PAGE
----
EPISODE THIRTEEN

Gary Brown v. Mayor of Detroit

Mayor Kwame Kilpatrick testifies in Wayne County Circuit Court. In a civil lawsuit, Gary Brown, the head of Internal Affairs at the Detroit Police Department, claimed that Kilpatrick had ruined his career as an act of retribution.  Courtesy of the Detroit Free Press.

Mayor Kwame Kilpatrick testifies in Wayne County Circuit Court. In a civil lawsuit, Gary Brown, the head of Internal Affairs at the Detroit Police Department, claimed that Kilpatrick had ruined his career as an act of retribution. Courtesy of the Detroit Free Press.

Deputy Police Chief Gary Brown files a whistleblower suit against City Hall, alleging he was fired for investigating the long-rumored Manoogian Mansion party. Mayor Kwame Kilpatrick denies the accusations. But while he’s on the stand, he’s asked a surprising, seemingly unrelated question — one that just might bring him down.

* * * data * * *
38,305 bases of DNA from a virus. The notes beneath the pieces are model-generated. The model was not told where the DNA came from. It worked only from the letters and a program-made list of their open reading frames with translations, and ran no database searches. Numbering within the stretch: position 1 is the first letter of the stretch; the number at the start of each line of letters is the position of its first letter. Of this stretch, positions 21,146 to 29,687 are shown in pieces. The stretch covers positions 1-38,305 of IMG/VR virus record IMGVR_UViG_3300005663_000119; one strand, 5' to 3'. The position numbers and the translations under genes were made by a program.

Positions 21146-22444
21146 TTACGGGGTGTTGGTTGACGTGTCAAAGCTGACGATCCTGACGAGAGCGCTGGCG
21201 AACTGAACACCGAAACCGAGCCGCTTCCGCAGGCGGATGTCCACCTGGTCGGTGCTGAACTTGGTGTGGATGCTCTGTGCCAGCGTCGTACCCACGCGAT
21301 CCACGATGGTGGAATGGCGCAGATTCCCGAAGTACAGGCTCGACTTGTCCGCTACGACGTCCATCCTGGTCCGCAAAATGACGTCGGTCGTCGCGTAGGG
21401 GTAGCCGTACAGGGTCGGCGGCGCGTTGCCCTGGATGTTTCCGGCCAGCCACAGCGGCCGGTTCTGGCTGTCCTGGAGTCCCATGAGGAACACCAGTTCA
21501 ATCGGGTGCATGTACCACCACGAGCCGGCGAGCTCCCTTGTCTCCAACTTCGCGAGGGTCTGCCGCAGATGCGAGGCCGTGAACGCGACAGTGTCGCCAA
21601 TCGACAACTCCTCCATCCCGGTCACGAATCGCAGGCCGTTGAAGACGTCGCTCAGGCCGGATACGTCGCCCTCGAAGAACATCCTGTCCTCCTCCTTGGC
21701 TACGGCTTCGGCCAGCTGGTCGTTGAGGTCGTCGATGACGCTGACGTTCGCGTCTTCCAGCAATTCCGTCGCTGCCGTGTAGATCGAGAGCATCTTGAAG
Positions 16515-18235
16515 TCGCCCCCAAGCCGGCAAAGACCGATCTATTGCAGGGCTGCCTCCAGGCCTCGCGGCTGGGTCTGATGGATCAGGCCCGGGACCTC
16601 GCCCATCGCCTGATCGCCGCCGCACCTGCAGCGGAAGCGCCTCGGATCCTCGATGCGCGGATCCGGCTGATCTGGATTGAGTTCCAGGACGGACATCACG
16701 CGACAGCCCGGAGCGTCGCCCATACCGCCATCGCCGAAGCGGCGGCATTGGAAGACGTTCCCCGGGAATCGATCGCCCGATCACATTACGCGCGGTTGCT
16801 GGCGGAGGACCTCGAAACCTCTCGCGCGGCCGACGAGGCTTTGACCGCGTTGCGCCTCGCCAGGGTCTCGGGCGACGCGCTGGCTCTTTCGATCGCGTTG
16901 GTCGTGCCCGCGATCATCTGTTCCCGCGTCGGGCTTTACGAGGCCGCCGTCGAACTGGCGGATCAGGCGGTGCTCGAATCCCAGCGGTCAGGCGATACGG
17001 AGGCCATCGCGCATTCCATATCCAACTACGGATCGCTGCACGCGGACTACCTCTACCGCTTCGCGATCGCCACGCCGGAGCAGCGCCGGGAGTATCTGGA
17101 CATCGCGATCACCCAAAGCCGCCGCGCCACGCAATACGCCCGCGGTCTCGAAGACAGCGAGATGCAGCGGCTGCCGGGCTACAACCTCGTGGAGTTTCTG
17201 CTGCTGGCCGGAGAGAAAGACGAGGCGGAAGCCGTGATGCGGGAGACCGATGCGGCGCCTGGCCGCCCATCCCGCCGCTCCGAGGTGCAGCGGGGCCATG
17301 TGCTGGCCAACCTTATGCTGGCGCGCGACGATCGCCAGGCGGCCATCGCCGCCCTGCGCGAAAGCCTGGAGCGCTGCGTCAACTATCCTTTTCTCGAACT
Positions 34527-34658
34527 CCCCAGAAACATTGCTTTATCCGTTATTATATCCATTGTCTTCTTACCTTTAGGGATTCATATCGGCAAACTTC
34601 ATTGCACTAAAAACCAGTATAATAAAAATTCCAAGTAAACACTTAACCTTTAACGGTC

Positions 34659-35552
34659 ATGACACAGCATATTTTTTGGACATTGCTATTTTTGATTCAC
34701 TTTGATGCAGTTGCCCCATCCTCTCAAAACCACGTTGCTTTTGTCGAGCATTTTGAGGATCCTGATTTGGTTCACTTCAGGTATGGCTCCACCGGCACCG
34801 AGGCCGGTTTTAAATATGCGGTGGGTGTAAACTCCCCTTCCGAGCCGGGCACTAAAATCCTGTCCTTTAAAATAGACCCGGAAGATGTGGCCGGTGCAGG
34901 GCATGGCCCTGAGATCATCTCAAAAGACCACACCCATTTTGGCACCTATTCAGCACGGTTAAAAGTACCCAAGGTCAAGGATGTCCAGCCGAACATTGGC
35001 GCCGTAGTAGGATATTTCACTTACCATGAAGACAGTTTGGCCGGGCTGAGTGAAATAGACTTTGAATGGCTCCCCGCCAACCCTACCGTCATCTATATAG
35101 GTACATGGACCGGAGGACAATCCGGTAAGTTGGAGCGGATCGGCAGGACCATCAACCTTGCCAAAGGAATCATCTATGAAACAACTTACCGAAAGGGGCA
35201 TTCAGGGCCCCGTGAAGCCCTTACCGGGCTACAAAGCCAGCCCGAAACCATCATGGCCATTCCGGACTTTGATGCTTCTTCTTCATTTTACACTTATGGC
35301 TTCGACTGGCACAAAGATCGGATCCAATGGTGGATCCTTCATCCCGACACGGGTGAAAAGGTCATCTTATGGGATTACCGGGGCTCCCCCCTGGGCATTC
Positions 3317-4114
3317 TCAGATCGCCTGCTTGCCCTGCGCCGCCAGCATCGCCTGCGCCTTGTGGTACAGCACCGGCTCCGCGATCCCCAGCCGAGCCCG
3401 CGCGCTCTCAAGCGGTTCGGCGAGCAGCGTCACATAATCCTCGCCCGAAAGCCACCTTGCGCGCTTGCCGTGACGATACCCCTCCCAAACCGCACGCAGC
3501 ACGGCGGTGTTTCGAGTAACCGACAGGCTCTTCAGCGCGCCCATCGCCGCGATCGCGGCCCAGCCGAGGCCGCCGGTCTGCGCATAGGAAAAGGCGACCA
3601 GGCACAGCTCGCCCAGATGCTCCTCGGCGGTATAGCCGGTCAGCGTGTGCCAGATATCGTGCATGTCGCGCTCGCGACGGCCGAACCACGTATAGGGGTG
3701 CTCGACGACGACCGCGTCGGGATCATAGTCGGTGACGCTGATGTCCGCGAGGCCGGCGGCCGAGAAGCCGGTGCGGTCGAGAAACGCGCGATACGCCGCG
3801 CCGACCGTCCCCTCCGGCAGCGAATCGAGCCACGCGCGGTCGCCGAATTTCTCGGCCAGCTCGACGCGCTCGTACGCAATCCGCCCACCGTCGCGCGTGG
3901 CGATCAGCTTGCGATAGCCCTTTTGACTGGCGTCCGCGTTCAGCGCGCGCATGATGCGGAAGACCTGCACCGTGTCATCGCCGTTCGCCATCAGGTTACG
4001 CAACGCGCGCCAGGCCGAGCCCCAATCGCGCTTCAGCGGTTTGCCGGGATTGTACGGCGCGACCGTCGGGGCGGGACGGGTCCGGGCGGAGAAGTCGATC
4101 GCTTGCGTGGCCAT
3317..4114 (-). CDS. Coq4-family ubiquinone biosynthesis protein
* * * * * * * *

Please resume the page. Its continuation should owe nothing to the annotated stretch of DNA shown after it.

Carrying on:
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THE LAWSUIT

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For me, this has never been about whether the allegations were true or not true, because only an investigation will tell that. This has been about being allowed to conduct an investigation.
— Gary Brown
Mayor Kwame Kilpatrick at a press conference with Detroit Police Chief Jerry Oliver, center, and chief of staff Christine Beatty, left. When he became mayor in 2002, Kilpatrick broke with tradition to hire a police chief from out of town. Kilpatrick sought to reform the department, but his tenure as mayor was more often marked by controversy surrounding the police officers on his security staff.  Courtesy of Jerry Oliver.